Today in Middle-Earth: Frodo and Sam make their way into Emyn Muil and capture Gollum, who had been following them. (February 28th. 3019 T.A.)

 They had almost lost count of the hours during which they had climbed and laboured among the barren slopes and stones of the Emyn Muil, sometimes retracing their steps because they could find no way forward, sometimes discovering that they had wandered in a circle back to where they had been hours before.


2013. Túrin Turambar Dagnir Glaurunga

is the debut album by one man band Emyn Muil.

Emyn Muil is a Tolkien-themed epic black metal project created by Nartum.

pretty much everything on this album  is severely Tolkien influenced, the band name, the album title, the story about Túrin Turambar, Son of Húrin,  

2013 was a good year for Epic Black Metal. The   Summoning finally released a new album, Caladan Brood exploded onto the scene, and Emyn Muil also released a debut album. With these three bands being mentioned together quite a but in reviews and press (Caladan Brood and Emyn Muil are both now signed to Northern Silence) .

If you’re a fan of Summoning and Caladan Brood you’ve probably already heard this album or at least have experienced the hype around it. After all, it was released two years ago now. Túrin Turambar Dagnir Glaurunga is a truly epic album in scope and execution and any fan of the genre will surely find much to love.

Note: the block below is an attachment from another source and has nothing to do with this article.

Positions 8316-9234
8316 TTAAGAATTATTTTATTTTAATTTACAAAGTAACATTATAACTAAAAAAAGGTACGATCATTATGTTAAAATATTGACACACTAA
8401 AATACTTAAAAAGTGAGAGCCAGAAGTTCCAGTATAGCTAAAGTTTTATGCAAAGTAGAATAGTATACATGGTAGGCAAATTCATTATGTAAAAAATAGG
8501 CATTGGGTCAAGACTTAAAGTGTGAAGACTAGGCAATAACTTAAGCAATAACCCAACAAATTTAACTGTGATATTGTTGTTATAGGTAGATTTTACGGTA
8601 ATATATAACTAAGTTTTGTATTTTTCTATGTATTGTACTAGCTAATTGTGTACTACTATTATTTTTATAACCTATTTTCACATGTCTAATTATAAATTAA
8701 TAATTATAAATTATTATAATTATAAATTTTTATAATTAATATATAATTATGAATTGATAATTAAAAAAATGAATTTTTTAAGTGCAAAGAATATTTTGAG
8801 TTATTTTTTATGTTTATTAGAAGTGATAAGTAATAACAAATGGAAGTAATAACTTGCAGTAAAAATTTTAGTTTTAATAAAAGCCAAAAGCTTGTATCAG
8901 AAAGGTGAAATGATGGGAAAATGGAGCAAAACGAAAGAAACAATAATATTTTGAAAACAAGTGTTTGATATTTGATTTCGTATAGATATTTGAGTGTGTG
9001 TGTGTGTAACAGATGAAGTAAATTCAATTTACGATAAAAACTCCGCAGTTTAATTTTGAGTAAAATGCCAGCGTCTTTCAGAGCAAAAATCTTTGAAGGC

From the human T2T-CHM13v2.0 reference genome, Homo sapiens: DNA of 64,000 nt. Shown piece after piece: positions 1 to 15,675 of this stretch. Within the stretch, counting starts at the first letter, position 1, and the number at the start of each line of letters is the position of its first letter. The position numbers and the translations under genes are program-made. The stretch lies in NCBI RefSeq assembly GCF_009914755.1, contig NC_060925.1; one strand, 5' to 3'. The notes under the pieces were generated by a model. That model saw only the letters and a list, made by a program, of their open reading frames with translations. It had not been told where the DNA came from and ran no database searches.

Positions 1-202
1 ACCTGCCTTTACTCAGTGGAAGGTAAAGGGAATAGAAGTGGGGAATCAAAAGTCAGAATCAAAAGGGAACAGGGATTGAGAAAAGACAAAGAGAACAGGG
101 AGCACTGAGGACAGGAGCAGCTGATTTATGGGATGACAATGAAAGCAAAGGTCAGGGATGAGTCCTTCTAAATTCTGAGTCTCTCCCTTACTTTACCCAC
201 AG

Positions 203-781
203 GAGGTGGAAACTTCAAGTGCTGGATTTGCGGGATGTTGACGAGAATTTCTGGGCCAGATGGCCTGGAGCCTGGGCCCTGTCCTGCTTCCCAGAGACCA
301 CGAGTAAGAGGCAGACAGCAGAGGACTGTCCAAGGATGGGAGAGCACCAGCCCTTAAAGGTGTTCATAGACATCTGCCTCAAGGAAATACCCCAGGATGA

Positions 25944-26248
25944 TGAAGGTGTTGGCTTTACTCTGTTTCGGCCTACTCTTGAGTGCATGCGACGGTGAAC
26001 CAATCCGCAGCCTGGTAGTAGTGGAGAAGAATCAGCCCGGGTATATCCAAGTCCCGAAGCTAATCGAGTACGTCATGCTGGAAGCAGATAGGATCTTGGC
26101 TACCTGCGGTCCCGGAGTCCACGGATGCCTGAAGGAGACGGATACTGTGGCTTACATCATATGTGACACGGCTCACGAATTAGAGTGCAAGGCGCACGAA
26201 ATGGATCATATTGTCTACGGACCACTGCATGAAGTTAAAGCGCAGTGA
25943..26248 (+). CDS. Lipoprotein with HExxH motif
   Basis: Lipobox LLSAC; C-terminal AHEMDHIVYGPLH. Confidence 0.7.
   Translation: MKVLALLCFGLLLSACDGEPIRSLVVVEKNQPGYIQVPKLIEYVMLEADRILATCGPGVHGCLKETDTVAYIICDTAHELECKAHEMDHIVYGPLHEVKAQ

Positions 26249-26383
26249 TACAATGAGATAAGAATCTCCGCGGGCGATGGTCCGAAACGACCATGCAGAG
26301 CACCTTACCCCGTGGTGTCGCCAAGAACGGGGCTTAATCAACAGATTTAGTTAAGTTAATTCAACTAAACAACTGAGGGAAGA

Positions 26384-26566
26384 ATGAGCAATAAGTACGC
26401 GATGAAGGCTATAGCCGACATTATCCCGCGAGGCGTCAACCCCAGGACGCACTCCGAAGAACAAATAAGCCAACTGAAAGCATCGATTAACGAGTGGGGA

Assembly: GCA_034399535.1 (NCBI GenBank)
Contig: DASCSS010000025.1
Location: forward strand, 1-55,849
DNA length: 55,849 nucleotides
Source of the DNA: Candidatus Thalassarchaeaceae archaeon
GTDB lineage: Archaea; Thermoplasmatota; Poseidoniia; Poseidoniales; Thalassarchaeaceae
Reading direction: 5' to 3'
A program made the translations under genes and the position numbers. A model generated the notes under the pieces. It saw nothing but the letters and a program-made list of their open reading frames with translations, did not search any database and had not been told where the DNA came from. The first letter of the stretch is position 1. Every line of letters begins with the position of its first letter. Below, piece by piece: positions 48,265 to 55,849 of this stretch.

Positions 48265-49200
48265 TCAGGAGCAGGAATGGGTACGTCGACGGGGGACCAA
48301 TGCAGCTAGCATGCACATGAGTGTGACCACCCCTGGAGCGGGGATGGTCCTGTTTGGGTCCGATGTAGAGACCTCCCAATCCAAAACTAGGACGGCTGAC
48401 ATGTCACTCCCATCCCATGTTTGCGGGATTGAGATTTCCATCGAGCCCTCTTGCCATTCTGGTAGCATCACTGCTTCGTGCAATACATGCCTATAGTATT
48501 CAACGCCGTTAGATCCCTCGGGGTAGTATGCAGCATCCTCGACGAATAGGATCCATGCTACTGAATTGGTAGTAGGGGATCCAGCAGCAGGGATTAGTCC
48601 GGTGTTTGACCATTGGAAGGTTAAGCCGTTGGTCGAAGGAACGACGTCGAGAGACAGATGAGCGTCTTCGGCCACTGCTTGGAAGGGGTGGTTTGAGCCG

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The sketches J.R.R. Tolkien used to build Middle-Earth, in: Wired, October 9th, 2015, by courtesy of the Bodleian Libraries, University of Oxford:

  1. “Map of Rohan, Gondor, and Mordor”: Tolkien used maps such as this one to compute the exact locations of Frodo and Sam as they walked across Emyn Muil and the Dead Marshes and arrived at Mount Doom, so their arrival coincided with the parallel plotlines of other members of the Fellowship.
  2. “Plan of Shelob’s lair”: Dungeons & Dragons players might have been inspired by this map of Shelob the spider’s den had they known of this drawing’s existence. If only D&D had been invented in 1954, when The Lord of the Rings was published, not 1974.
  3. “Distances and dates in Mordor”: Our quest is how long? In this complicated sketch-map, Tolkien worked out distances between various stops along the quest, such as the fact that it was 20 miles from Osgiliath and the Cross-roads of Minas Morgul, just to the west of Mordor.
  4. “The ‘First Map’ of Middle-earth”: This was Tolkien’s master reference map. His son Christopher Tolkien called it “strange, battered, fascinating, extremely complicated.” Its layers of sheets and corrections “reacted,” he said, to the story in progress.
  5. “Earliest map of the Shire”: This map reveals Tolkien’s creative process. The blue and red dashed lines show Frodo, Sam, and Pippin’s route. Faint pencil marks update place-name changes, and reveal other notes about his Middle-earth still under development.
  6. “Helm’s Deep & the Hornburg": Tolkien doodled on almost anything he could get his hands on. Here, he drew this view of Helm’s Deep, the fortress retreat of the Rohirrim people, on a half-used page of an Oxford examination booklet.
  7. “Moria West Gate": This colored pencil drawing of the Doors of Durin, the secret entrance to the mines of Moria with its famous “Speak, friend, and enter” riddle, captures the scale and majesty of the location.The tiny tentacle of the Watcher in the Water, poking out of the water, hints at the Fellowship’s trouble ahead.